Second Battle of Jent
Bran rubbed his neck, hiding his irritation behind a tired expression, and he caught himself before he yelled at the men in the ravine below him, lest the same irritation sharpen his words. The weather was no fault of these men, and although the dray horses of Triumon were as used to ice, snow and steep climbs as any in the realm, cajoling them into the Jent Pass under these conditions had shortened the tempers of both man and horse. Now, in addition to a winter storm and a treacherous climb, they had the added delay of this accident slowing them down.
A cart had slid off the narrow road and overturned, hobbling the two horses attached to it before sending its contents tumbling down into the ravine. The horses had fought nobly to save themselves and the cart from going over the edge, and despite their panic, they would have hung on until a new team had been roped to the cart. Bran had quickly ordered the cart cut loose over the sickening screams of the lamed horses, sacrificing the cart so the animals could be put out of their misery without delay; however, losing the cart and horses had not mattered as much as losing the tents it had been carrying. Bran yelled again to the men, trying to encourage them to hurry rather than berate them.
“Find as many as you can,” he bellowed against the gusting wind and swirling snow at the barely visible torches below. “Don’t get careless; no man’s life should be traded for those tents.”
Had the cart been carrying anything else, he would never have risked lives or slowed the caravan by retrieving them; however, shelter was already in short supply, and when the Northmon and Fayersae hosts joined them, that situation would only worsen. With the cold of winter having already descended on them with this early winter storm, he knew that the tents had become as important as firewood if they were going to survive.
Another bundle of ropes was dumped behind him as the creek of a passing cart and the slipping of hooves on the ice brought another round of angry shouts from the men struggling to pass on this narrow section of the road.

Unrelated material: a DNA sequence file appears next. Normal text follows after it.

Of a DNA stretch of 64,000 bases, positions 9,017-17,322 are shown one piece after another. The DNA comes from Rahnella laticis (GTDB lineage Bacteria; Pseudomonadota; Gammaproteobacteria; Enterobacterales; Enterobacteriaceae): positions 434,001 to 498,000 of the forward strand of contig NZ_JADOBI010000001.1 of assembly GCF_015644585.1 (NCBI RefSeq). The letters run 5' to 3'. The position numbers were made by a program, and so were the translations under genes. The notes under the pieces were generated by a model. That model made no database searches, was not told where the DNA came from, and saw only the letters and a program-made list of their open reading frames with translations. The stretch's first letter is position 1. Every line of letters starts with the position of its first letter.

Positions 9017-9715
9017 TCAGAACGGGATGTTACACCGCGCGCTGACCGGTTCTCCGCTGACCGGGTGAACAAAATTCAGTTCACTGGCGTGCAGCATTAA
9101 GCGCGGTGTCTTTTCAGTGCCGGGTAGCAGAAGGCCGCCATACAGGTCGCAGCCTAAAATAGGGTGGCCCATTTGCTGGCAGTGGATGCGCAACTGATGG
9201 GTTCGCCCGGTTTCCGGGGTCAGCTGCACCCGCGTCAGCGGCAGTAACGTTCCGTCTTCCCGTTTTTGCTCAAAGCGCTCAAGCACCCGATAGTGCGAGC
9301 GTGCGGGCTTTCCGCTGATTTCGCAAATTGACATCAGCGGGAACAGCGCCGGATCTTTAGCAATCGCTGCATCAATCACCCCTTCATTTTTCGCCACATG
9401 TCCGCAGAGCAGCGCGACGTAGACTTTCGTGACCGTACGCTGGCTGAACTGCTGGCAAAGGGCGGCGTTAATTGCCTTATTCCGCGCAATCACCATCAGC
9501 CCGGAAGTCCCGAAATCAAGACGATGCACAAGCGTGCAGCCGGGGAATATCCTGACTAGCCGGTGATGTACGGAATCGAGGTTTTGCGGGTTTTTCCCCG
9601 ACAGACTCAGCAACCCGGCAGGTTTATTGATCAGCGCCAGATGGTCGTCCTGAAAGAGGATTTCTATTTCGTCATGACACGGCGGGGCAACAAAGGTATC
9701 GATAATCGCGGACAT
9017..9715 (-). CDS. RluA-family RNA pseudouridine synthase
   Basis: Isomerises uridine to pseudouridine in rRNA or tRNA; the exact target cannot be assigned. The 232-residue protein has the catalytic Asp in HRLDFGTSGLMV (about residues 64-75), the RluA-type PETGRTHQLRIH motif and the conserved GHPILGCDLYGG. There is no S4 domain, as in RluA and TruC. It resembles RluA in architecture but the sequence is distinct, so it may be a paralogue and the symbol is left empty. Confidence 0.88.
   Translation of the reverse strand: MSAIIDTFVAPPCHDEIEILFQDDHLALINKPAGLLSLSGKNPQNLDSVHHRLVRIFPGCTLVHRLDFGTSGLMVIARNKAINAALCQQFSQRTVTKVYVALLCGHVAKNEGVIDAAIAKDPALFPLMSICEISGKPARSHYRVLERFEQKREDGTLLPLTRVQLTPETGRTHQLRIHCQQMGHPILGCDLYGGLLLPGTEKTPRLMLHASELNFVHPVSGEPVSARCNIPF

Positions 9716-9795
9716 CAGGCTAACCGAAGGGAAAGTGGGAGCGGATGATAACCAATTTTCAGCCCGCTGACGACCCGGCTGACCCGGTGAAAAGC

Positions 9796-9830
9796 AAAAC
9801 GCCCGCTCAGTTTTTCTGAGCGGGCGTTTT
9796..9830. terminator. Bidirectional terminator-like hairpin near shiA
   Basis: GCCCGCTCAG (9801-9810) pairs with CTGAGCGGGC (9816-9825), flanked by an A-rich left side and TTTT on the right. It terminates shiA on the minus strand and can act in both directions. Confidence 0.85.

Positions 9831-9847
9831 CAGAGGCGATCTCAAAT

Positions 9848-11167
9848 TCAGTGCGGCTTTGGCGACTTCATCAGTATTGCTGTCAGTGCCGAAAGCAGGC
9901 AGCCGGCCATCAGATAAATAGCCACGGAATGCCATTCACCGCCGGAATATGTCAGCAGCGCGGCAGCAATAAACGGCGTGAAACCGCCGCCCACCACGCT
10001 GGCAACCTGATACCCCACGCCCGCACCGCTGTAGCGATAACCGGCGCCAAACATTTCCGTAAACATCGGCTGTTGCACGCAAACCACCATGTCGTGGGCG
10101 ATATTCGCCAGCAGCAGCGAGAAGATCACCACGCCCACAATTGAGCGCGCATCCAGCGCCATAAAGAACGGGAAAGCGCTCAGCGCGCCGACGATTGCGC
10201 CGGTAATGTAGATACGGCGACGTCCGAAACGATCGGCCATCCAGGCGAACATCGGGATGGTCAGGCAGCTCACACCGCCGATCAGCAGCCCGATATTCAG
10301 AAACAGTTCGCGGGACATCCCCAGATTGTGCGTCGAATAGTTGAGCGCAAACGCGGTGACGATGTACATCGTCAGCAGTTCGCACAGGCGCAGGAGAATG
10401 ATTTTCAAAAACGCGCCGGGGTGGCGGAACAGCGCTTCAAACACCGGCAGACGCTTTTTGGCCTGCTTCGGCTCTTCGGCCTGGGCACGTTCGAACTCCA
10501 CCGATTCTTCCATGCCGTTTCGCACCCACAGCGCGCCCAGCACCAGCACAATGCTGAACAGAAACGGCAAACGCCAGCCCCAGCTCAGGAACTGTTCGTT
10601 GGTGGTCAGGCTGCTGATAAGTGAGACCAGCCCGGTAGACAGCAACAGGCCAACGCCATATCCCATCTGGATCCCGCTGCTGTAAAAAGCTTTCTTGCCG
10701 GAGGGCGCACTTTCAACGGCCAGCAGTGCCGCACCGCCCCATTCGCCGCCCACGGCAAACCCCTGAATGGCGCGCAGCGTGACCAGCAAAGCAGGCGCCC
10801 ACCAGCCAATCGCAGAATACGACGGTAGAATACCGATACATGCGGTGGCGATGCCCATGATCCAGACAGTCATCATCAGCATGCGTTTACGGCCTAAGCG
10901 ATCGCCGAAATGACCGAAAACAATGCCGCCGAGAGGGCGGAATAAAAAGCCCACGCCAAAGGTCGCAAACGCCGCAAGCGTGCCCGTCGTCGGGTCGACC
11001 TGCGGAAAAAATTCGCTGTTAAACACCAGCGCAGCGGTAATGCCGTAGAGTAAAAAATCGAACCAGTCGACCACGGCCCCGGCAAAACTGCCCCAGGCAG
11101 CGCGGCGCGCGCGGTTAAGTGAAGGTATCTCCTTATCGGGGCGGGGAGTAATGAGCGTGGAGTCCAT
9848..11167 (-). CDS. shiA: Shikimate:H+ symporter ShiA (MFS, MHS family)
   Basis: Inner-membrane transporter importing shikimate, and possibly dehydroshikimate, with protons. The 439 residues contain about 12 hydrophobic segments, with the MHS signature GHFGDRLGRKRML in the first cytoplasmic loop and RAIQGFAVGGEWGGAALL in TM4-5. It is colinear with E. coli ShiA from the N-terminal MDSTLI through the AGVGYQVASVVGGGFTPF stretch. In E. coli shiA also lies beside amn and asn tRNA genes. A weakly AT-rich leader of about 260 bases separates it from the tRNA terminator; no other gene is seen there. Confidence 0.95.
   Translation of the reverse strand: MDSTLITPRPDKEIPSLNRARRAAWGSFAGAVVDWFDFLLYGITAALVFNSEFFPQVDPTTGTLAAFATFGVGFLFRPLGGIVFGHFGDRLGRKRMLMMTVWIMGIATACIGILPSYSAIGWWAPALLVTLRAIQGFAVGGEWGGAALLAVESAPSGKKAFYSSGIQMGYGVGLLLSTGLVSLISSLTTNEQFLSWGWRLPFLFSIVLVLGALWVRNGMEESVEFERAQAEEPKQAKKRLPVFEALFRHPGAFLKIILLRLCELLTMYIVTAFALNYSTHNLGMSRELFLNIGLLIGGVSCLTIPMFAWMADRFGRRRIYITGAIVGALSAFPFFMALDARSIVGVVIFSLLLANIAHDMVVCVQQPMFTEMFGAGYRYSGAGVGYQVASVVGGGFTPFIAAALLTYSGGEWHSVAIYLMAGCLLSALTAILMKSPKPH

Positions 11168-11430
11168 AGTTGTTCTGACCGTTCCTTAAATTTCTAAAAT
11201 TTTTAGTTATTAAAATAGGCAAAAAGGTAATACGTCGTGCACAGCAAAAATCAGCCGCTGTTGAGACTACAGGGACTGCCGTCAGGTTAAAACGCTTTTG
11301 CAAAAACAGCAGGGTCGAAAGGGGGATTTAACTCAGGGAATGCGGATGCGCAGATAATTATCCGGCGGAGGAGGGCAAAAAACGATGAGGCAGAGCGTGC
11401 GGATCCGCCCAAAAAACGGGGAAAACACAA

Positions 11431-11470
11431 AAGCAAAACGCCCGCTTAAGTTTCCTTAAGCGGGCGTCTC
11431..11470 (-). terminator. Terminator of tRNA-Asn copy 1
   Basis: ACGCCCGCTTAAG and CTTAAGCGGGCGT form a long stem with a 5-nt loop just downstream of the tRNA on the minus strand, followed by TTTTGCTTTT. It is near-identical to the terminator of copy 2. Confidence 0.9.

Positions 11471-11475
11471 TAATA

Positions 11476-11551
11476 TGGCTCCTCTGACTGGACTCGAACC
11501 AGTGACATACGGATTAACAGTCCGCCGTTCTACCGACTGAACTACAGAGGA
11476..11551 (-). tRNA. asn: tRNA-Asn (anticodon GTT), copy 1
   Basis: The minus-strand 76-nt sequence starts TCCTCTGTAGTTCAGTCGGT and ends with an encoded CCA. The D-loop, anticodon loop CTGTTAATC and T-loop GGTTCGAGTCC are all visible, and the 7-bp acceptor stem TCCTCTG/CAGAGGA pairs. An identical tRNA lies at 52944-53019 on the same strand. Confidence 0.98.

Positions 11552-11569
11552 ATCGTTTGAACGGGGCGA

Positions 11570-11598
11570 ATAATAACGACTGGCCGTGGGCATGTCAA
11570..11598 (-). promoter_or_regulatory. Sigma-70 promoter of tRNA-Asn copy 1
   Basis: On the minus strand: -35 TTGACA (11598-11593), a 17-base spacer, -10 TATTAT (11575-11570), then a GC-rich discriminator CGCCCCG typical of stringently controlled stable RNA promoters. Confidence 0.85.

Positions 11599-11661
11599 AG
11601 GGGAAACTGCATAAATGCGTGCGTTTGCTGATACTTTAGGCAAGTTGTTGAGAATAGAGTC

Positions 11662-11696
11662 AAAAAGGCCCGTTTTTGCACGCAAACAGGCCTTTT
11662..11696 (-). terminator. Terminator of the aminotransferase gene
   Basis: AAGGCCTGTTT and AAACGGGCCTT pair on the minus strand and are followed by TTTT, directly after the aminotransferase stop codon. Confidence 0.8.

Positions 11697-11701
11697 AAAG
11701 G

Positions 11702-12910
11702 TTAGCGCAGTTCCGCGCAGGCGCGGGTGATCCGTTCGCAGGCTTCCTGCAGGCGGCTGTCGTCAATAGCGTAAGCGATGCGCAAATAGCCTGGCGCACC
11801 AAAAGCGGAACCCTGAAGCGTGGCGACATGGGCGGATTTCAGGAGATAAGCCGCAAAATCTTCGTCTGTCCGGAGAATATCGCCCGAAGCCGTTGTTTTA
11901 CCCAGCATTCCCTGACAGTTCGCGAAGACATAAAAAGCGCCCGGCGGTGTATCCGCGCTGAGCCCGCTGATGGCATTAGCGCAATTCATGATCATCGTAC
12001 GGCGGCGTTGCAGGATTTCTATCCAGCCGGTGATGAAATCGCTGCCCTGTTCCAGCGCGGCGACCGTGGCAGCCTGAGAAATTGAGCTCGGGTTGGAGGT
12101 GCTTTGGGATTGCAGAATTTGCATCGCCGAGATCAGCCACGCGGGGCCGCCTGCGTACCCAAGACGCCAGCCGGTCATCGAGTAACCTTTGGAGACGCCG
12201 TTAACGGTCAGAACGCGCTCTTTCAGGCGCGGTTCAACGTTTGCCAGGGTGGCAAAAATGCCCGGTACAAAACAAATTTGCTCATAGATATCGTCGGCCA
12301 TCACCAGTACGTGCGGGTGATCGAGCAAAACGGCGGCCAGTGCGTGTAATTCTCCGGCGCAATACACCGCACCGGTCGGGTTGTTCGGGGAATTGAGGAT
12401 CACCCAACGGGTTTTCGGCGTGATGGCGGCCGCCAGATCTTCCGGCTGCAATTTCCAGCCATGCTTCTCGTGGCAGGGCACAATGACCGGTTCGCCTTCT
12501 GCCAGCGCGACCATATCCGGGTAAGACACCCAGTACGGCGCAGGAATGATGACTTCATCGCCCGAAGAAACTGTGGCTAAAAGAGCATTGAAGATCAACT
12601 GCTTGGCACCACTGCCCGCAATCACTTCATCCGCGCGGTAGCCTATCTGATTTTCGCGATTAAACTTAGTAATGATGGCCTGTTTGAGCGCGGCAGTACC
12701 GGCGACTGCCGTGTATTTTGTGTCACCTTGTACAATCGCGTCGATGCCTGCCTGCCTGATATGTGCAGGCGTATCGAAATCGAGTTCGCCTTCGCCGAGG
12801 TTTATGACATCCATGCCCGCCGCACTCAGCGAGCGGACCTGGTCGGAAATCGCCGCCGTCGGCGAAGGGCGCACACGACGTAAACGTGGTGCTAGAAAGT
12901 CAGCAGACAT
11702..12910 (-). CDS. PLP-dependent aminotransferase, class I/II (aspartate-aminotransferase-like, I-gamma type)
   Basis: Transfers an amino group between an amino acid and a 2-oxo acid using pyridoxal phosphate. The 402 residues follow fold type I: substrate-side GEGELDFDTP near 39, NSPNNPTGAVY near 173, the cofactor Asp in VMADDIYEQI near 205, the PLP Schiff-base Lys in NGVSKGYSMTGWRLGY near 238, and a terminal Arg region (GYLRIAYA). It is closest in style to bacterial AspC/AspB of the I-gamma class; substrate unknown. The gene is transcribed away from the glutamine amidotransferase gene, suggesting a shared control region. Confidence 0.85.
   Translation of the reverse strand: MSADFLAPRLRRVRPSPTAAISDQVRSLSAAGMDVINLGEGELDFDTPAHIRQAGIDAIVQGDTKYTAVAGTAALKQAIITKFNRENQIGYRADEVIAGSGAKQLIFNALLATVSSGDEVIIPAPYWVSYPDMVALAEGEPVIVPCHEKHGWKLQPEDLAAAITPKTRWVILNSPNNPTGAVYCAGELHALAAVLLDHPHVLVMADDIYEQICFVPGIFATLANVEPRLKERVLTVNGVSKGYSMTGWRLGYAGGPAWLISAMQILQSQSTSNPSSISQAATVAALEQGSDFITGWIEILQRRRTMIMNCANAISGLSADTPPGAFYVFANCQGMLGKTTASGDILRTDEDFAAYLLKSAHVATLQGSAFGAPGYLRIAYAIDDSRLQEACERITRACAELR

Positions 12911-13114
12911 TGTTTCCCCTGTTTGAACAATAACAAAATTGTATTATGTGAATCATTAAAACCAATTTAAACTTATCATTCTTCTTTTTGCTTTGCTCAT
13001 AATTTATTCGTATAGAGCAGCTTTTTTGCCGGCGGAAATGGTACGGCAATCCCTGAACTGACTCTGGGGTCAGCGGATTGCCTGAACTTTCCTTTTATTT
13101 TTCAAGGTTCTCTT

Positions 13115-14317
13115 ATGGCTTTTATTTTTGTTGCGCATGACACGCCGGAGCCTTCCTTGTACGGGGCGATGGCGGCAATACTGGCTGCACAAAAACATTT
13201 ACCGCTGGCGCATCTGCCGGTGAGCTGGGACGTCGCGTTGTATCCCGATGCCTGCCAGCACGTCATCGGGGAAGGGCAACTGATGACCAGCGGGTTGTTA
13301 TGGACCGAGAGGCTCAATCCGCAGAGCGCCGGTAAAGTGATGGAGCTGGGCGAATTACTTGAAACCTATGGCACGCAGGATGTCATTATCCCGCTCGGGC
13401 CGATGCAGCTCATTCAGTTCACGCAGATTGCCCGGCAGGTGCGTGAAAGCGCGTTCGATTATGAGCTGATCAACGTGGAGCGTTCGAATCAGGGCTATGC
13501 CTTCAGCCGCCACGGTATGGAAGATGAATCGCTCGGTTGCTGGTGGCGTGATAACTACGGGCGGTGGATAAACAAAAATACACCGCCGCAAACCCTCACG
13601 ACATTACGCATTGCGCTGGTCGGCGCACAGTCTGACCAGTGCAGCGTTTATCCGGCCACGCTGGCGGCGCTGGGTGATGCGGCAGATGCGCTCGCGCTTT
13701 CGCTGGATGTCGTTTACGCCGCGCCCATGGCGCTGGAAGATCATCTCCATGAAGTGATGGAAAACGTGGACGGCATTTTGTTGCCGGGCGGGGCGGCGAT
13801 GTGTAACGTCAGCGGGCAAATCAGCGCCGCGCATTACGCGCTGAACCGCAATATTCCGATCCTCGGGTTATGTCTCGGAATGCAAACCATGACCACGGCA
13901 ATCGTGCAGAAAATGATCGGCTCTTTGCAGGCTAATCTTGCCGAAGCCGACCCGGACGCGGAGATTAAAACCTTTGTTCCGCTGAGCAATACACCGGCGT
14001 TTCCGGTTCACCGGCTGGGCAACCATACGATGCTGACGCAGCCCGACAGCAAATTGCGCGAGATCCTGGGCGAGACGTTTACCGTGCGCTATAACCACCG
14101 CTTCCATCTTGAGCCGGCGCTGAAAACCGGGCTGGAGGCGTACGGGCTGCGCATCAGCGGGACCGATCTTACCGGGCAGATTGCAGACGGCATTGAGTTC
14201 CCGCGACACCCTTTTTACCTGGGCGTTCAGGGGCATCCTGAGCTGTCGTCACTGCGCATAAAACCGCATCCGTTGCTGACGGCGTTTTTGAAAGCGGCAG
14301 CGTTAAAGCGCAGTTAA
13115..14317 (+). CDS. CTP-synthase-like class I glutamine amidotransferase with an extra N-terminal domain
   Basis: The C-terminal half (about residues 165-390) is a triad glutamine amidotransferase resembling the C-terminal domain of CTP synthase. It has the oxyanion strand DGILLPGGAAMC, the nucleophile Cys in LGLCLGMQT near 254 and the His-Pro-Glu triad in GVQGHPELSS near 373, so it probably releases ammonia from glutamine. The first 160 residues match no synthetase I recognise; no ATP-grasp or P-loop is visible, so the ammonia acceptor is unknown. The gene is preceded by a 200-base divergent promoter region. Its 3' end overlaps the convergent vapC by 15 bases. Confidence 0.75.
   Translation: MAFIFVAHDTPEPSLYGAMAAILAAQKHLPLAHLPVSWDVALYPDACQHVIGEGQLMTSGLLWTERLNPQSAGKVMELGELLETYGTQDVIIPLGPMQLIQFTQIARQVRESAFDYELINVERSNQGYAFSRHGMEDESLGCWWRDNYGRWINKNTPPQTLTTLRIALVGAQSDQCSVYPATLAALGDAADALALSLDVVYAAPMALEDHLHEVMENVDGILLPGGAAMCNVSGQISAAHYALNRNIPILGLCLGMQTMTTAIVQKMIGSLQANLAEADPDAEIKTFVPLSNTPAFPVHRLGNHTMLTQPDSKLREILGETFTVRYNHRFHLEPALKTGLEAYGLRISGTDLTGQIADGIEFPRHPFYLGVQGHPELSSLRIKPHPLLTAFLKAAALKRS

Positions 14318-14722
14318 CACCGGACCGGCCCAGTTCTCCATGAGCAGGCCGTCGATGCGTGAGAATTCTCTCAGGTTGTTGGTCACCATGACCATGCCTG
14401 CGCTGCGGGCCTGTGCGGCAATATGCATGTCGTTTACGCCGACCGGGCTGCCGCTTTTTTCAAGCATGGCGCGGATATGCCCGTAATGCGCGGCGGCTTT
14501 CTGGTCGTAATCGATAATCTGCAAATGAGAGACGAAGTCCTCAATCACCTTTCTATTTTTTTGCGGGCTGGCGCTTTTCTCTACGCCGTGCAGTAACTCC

“Keep moving,” he yelled angrily as men jumped to calm the horses and assist in pushing the cart.
Their footing was no surer than the horses, but with their added weight, the cart lurched by him and made it safely to the more level ground beyond this twist of road. He checked his own shortened temper; he knew they should have waited until the carts had passed before crowding this section of the road with more men to retrieve the tents. Again, like the weather, his hasty decision was not the fault of these men.
He started uncoiling the rope so it could be fed to the men in the ravine as Oltcynn came over the crest leading a dray horse that had been unhitched further down the road. Another cart lurched up behind him, and just as the horses started to slide and panic, Oltcynn jumped in front of the nearest horse, quickly grabbing the bridle. He strong-armed the horse, pulling violently on the bit as the crack of a whip and the shouts from the driver kept the horses moving. Bran corralled the horse Oltcynn had abandoned before it could back down the road into the next oncoming cart. Oltcynn returned when the current wagon had cleared this treacherous portion of the road.
“Six more,” Oltcynn said. “The rest have been stopped and are reasonably safe. Tempers are flaring as the carts bunch below us,” he added.
“Your quick thinking got them stopped before more were committed to this climb,” Bran said. “At least one of us made a prudent quick decision. Let them argue. They may be cold but they’re safe. After we get these tents pulled out of the ravine, you can have them come up one at a time with extra bodies to assist. Here,” he said handing a pair of rope ends to Oltcynn. “Tie them to the harness. Let’s get these tents hauled up before another cart slides off the road and knocks all of us into the ravine.”